Articles Posted in Workers’ Rights

Under Texas workers’ compensation law, employees who are unable to work because of injuries or illnesses they suffered during or in the scope of their employment are entitled to income benefits. Injuries are under the course or scope of employment when they occur while the employee was furthering or carrying out the employer’s business interests.

Even though Texas is an at-will state, Chapter 451 of the Texas Labor Code prohibits employers from discriminating or retaliating against employees who file a workers’ compensation claim. Specifically, an employer cannot retaliate against an employee for 1) filing a workers’ compensation claim; 2) hiring a lawyer to represent them in a workers’ compensation claim; 3) imitating procedures under a workers’ compensation claim; or 4) testifying in a workers’ compensation proceeding. Importantly, for these protections to apply, the employer must be a part of the state’s workers’ compensation plan.

Employers may try to hide their true motives behind a legal reason, and it is crucial that Texas employees who believe their employer retaliated, discriminated, or terminated their position based on their workers’ compensation claim seek legal representation.

The Fair Labor Standards Act (FLSA) is a federal law that provides employers with specific employment standards they must abide by. Employers must conform to the minimum wage, age, record keeping, and overtime rates the FLSA establishes. Texas employees whose employers violate these standards may file a lawsuit asserting their rights under the FLSA.

Employees can join together to file their claims under the collective action process. To bring a collective action, the employees must be “similarly situated.” Similarly situated employees are those that are subject to the same employment policies and procedures, even if they work in different locations or divisions. Typically, these actions are based on employee misclassifications, wage discrepancies, and/or break times.

Collective actions are similar to class actions; however, there are distinct procedural differences between the two processes. First, collective actions require the potential employees to “opt-in” to the lawsuit. Opting-in requires the employees provide written consent to be a party in the lawsuit. Employees that do not opt-in will not receive the benefits of the judgment and will not be bound by the ruling. In contrast, class actions automatically include all members of the class, and those that do not want to be involved must opt-out. Next, courts will only certify a lawsuit as a collective action after they conduct a two-part inquiry. Finally, a class action statute of limitations can be tolled while the court determines whether the employees can establish the proper class. Alternatively, the statute of limitations for collective actions will run until an employee files a consent to opt-in.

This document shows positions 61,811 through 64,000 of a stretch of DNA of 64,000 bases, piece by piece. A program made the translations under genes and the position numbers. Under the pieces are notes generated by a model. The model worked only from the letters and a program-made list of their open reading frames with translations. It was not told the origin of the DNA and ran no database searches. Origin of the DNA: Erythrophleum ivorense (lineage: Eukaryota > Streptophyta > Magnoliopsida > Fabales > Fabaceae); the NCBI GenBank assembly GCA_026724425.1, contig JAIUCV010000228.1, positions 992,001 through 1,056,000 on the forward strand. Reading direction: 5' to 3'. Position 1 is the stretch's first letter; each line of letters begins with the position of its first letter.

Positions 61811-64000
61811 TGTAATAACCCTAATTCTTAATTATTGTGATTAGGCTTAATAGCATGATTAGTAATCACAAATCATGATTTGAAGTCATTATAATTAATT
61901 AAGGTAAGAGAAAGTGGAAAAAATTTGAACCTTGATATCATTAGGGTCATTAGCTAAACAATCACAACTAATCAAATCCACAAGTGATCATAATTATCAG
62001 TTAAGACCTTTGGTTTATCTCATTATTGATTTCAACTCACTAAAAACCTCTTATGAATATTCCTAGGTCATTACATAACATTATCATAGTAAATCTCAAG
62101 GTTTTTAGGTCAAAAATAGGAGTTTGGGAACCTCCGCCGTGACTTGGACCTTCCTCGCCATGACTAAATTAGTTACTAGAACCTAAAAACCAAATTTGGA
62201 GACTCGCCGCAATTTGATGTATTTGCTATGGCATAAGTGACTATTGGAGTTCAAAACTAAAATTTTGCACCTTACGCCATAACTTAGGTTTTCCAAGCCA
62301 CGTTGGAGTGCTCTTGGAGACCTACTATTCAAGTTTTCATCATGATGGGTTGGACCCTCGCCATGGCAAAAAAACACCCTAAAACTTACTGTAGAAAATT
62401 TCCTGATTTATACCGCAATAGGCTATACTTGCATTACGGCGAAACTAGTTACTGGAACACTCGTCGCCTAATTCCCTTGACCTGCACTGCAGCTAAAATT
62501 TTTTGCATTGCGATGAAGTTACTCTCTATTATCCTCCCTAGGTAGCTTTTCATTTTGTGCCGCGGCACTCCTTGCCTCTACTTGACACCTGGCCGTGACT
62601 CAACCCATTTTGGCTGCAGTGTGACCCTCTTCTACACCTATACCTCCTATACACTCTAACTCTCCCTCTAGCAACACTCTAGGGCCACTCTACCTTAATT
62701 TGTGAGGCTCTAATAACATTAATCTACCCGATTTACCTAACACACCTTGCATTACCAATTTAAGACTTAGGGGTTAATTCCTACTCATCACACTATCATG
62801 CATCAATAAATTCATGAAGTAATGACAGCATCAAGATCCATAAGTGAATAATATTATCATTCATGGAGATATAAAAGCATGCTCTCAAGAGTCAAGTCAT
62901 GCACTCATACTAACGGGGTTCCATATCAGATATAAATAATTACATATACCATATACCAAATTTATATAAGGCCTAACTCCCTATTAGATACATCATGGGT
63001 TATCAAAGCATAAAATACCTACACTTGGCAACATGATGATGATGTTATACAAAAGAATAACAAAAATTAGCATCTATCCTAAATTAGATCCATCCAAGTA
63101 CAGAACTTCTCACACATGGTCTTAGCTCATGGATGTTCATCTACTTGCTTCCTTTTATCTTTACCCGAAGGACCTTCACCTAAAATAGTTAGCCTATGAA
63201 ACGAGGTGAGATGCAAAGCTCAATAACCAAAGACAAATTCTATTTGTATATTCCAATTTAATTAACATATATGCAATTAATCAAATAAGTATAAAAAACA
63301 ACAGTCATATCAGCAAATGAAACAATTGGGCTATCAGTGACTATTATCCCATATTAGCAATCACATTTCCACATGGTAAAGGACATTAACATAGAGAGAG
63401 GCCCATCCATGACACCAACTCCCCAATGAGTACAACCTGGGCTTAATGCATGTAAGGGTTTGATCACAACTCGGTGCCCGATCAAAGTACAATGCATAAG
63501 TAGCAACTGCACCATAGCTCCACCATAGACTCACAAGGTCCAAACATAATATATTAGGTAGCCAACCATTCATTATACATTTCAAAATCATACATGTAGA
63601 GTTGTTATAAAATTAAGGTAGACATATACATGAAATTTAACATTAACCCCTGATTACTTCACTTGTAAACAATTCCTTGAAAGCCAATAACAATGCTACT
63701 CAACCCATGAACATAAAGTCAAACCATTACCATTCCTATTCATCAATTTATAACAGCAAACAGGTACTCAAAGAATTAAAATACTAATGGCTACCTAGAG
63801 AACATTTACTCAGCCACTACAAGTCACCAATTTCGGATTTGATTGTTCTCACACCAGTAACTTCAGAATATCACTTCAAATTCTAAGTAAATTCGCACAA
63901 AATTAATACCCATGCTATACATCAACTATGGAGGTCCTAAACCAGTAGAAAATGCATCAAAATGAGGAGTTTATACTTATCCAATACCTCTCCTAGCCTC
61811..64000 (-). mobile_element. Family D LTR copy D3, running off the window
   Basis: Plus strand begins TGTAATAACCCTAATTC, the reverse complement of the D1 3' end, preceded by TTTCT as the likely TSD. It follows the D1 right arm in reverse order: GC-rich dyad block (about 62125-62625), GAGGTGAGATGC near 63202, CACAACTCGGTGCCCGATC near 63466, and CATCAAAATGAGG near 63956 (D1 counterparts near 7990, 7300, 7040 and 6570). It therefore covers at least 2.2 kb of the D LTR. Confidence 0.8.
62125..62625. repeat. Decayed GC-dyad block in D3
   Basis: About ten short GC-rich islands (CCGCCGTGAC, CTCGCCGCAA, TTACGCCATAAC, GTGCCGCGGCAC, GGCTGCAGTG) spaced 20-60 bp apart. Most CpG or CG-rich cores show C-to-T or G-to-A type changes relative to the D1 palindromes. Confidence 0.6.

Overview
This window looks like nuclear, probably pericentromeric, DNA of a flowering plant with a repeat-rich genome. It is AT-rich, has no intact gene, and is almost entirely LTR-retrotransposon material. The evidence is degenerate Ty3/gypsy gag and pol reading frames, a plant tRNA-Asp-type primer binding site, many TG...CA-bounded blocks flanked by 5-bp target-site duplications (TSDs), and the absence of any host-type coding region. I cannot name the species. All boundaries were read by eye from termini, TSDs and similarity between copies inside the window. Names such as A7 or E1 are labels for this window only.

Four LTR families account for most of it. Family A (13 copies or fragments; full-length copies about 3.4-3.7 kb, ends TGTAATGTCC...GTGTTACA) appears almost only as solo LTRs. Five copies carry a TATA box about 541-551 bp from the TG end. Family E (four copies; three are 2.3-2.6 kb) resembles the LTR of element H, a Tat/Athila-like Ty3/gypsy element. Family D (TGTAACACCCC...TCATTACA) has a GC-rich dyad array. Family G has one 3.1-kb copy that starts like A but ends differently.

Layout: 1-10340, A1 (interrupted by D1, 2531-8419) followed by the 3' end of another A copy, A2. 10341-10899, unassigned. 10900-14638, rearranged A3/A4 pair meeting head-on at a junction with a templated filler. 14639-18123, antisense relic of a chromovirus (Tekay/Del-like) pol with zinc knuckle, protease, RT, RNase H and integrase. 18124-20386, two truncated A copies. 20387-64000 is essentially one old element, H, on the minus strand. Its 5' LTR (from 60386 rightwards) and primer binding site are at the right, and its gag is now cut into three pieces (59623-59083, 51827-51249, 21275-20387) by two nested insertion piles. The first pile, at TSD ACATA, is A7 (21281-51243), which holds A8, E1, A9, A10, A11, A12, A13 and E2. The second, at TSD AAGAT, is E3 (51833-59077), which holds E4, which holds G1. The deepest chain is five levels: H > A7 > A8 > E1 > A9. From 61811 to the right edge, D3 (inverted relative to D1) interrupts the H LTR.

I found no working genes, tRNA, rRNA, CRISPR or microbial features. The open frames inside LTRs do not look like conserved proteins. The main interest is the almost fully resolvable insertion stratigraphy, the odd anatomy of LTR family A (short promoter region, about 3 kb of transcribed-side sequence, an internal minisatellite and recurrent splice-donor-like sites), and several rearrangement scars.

Texas employers that cite background checks in their personnel decisions must comply with specific procedures and statutes. Employers will typically include background checks in their hiring, retention, and promotion policies to evaluate a person’s work, education, financial, and criminal history. Although background checks are an integral part of workforce development, employers must protect employee’s rights in the process. The Federal Trade Commission (FTC) and the Equal Employment Opportunity Commission (EEOC) enforce the standards put forth through the Fair Credit Reporting Act (FCRA) and federal protections.

The EEOC requires employers to treat their applicants and employees equally before they request or review their background information. Employers cannot discriminatorily select which applicants and employees they request information for based on a person’s protected class. Under the FCRA, employers must take additional steps before they request an applicant or employee’s background information. The FCRA requires employers to: